Using AI in Customer Communications
The rise of Artificial Intelligence – or AI, as it’s more commonly known – isn’t specific to some dystopian future: it’s happening right now. And it’s not as sinister as sci-fi would have us believe.
In fact, AI is already helping companies of all shapes and sizes drastically improve the way they do business. Nowhere is this more evident than in contact centres – or more specifically, in customer communications.
Let’s take a look at what’s happening.
Chatbots: Complementing Contact Centres
Over the last couple of years one particular form of AI has become increasingly commonplace in eCommerce and customer service: chatbots.
Most commonly found in online messaging services (such as Messenger and WhatsApp) as well as on-site customer chat portals, contact centres are getting a lot of value from using chatbots as a form of filtering.
They’re typically deployed as a first point of contact – to provide simple responses to commonly asked questions; escalating queries to actual humans when necessary. Also, as customers now expect brands to offer them a multichannel customer experience, on-demand, there’s increasing pressure on customer service teams to be available 24/7.
From a business perspective, the financial cost of providing a service like this can be prohibitive. However, a simple chatbot can offer customers the immediate response they want – anytime of day or night – saving costs, while increasing customer satisfaction.
Machine Learning: Syncing Data To Provide Context
Other ways in which AI is improving customer communication are less direct, but just as important. Machine learning – using live data to ‘teach’ algorithms when and how to automate specific actions – enables service agents to quickly and easily integrate customer information into any enquiry.
For example, imagine an insurance company contact centre has a customer-facing chatbot. Once the customer has entered their policy details into the conversation, the chatbot can quickly access the necessary data and make context relevant suggestions; such as suggesting that a customer who’s recently had an accident increases their policy excess to reduce the overall cost.
If conversations like these need to involve a human agent, the information will already be there in the chat – saving everyone time and a lot of hassle and giving the customer a better overall experience.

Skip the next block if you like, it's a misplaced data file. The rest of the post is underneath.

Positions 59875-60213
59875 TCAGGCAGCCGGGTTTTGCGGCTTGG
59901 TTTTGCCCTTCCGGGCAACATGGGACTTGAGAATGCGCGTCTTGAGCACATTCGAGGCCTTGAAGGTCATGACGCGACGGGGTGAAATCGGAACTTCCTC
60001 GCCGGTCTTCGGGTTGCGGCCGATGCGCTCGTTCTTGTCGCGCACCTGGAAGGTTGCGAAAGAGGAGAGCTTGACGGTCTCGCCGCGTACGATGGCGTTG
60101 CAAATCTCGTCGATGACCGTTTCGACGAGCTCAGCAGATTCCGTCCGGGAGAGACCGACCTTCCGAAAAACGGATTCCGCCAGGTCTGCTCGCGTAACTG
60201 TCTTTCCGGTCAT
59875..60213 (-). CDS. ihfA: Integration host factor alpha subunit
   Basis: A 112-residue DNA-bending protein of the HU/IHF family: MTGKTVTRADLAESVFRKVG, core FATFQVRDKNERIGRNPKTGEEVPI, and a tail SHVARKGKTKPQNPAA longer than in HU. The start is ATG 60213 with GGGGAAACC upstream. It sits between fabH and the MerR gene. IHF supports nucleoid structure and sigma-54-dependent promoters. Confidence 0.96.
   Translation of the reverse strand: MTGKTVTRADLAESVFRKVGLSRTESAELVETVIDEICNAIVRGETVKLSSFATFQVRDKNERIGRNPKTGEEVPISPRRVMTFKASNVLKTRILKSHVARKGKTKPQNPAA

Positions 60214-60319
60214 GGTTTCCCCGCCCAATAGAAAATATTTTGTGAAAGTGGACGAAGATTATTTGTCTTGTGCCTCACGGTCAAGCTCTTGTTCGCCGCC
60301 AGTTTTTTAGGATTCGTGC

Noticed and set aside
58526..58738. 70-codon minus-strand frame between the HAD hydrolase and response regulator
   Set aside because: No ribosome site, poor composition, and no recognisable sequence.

A Threat To Human Agents?
Speech recognition is another aspect of AI that’s growing, thanks largely to improvements in natural language processing. In fact, the margin of error is minimal in many cases – meaning that contact centre owners can expect AI to bring about a lot of process enhancements in coming years.
But what about contact centre agents? Will chatbots and other forms of AI replace them?
Right now, there seems little danger of that happening. Customer contact still requires a human touch. But, by using chatbots, agents can spend less time on boring, time-consuming, repetitive work and more time solving more challenging queries – via other more personal channels, like phone and email.
There are other challenges too. Where customer data’s concerned, the appropriate security and privacy measures must be taken to ensure it complies with GDPR. However, the fact remains that right now, AI – in any form – is only as good as we humans make it.
Ultimately, where the use of AI in customer service is concerned, there’s no innate intelligence that technology has that allows a bot to surpass what a person can do – not yet at least.
However, as the technology increases in sophistication, we’ll undoubtedly see more businesses adopting chatbots and other technologies to ensure they keep pace with digital transformation and continue to evolve their customer experience – across all channels.